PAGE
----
The redevelopment was complicated by the fact that residents stayed on-site during construction and further mucked up by the fact that the only way to shut off the plumbing without disrupting the whole building was to shut down vertical stacks.

“So, we phased renovation in vertically, instead of floor by floor,” Birenbach said. “We asked the housing authority to hold some apartments vacant so when somebody’s unit was being renovated, we could temporarily move them to within the building rather than finding offsite housing. Typically, we had about 16 units under construction.”

Birenbach said the residents stayed upbeat.

“We’ve had a very positive reaction from the residents,” Birenbach said. “This was an extremely disruptive time. There was demolition going on, it was noisy and hectic. The residents and the construction workers shared the same hallways. But the residents’ feedback is amazing. A group of residents got together and cooked a lunch for the contractors, which is something we’d never seen before. We were able to engage the residents ahead of time to make them comfortable with us and understand that the benefit was for them.”

Birenbach said that the switch from being operated by the housing agency to private ownership came with some opportunities, including a CPDC staff member who works to coordinate services for the residents.


Enterprise Community Partners contributed $7.6 million in 4 percent low-income housing tax credit (LIHTC) equity, to go along with an $11.4 million HUD 221(d)(4) mortgage and a $6.1 million seller note.

Positive Reaction to Upgrade

With a new look, the reaction has been positive.

“CPDC was thoughtful in the selection of the finishes used throughout the Hollins House. For example, the community bathrooms have tile from the floor to the wall that looks great and will last a long time,” said Tania Baker, HABC director of communications. “Whenever we have given a tour of Hollins House, people always comment that the lobby looks like a hotel and feels like a home when you transition from area to area, due to the attention to design and quality of finishes.”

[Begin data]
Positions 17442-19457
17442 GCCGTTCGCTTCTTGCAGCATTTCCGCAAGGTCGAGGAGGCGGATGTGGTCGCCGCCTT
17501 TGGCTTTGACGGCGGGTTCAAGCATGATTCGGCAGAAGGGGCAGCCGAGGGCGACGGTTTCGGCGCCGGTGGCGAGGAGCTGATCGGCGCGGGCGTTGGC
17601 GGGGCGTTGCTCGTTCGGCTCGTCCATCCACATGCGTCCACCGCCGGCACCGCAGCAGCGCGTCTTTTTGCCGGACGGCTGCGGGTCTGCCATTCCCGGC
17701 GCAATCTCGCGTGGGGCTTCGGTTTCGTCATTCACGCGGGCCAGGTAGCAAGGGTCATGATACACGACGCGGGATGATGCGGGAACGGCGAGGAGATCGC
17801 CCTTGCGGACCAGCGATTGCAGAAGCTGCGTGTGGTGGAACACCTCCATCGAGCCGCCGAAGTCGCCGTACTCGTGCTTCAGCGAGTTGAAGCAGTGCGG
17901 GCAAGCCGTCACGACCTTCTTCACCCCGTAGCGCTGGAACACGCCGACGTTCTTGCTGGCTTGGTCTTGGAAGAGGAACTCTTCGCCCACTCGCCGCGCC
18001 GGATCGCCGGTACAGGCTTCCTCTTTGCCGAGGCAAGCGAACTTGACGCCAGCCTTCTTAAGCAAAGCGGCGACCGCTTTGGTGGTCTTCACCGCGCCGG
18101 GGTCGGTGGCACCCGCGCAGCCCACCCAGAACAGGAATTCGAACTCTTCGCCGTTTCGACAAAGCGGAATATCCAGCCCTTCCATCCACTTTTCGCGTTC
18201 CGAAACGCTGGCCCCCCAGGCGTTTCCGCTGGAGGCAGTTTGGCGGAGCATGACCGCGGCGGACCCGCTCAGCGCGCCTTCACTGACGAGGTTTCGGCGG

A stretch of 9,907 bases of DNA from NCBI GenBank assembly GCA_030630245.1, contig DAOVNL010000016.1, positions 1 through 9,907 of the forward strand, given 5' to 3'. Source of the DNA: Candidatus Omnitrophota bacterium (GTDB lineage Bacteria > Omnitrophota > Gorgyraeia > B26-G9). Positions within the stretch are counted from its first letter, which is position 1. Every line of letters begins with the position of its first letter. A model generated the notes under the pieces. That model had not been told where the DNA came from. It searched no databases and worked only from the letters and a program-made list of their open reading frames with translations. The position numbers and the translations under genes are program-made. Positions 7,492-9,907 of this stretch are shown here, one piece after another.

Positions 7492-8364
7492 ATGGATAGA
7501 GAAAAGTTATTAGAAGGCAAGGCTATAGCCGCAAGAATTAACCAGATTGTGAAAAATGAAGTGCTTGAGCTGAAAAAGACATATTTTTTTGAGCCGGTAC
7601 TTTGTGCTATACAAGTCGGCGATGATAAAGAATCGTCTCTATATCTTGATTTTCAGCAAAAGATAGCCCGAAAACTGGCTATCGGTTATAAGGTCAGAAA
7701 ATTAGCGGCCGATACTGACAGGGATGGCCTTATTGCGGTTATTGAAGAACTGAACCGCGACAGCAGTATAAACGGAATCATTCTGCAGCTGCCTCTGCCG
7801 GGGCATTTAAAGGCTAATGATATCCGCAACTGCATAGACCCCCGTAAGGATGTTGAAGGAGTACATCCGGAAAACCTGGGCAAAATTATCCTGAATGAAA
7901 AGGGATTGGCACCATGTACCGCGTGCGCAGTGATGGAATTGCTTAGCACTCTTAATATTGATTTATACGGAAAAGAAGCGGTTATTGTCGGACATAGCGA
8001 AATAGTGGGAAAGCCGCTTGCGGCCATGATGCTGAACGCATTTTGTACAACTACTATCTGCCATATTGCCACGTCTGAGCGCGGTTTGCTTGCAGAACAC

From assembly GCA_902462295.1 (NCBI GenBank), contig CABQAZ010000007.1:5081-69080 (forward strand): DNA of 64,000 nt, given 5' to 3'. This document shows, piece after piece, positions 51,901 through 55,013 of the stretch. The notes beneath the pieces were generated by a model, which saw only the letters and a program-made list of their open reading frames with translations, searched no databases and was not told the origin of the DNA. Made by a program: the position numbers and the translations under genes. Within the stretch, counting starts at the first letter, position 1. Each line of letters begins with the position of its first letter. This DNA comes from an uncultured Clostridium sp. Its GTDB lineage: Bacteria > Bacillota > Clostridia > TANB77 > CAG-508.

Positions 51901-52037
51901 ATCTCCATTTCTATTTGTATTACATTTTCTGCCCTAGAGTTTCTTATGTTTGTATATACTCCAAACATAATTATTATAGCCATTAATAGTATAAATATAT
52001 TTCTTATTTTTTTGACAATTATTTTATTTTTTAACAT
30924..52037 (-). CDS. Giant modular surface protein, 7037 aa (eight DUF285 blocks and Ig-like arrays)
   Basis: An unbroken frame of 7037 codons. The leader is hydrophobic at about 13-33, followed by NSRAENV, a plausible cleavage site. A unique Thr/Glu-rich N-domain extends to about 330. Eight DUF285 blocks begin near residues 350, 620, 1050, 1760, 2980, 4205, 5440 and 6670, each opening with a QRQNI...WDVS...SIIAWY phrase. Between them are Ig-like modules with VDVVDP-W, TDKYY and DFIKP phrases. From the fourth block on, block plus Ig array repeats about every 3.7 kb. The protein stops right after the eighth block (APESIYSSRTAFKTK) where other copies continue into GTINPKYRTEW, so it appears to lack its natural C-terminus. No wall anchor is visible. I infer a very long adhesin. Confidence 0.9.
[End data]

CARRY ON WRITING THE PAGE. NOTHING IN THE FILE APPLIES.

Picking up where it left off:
“Somebody told me that they thought Hollins House was new construction,” Birenbach said. “We’ve gotten positive feedback from the community as well. We’ve really built new neighborhood partners.”

Birenbach said HABC was a particularly good partner. “There are just a few tools to address their portfolio’s capital needs and HABC recognized RAD as an effective path forward. They are in this for the long term,” Birenbach said. “The road to RAD was not simple, but the reward for residents is paying off.”

The compliment was returned by HABC’s Baker.

“CPDC deserves credit for setting up strong lines of communication with the residents and following through with what they told residents they were going to do,” she said. “Relocating and living in the middle of construction noise and dust are never easy for anyone. However, the residents were rewarded for their patience during construction by receiving a new state-of-the art building that they can be proud to call home and can live in comfortably for years to come. “


Hollins House


  • $11.4 million HUD 221(d)(4) mortgage from Red Mortgage Capital
  • $7.6 million in 4 percent low-income housing tax credit equity from Enterprise Community Investment on behalf of Enterprise Housing Partners XXVI ŠŠ
  • $6.1 million seller note
  • $900,000 bridge loan from Enterprise Community Loan Fund
  • $500,000 deferred developer fee


This article first appeared in the August 2017 issue of the Novogradac Journal of Tax Credits.

© Novogradac & Company LLP 2017 – All Rights Reserved

Notice pursuant to IRS regulations: Any U.S. federal tax advice contained in this article is not intended to be used, and cannot be used, by any taxpayer for the purpose of avoiding penalties under the Internal Revenue Code; nor is any such advice intended to be used to support the promotion or marketing of a transaction. Any advice expressed in this article is limited to the federal tax issues addressed in it. Additional issues may exist outside the limited scope of any advice provided – any such advice does not consider or provide a conclusion with respect to any additional issues. Taxpayers contemplating undertaking a transaction should seek advice based on their particular circumstances.

This editorial material is for informational purposes only and should not be construed otherwise. Advice and interpretation regarding property compliance or any other material covered in this article can only be obtained from your tax advisor. For further information visit www.novoco.com.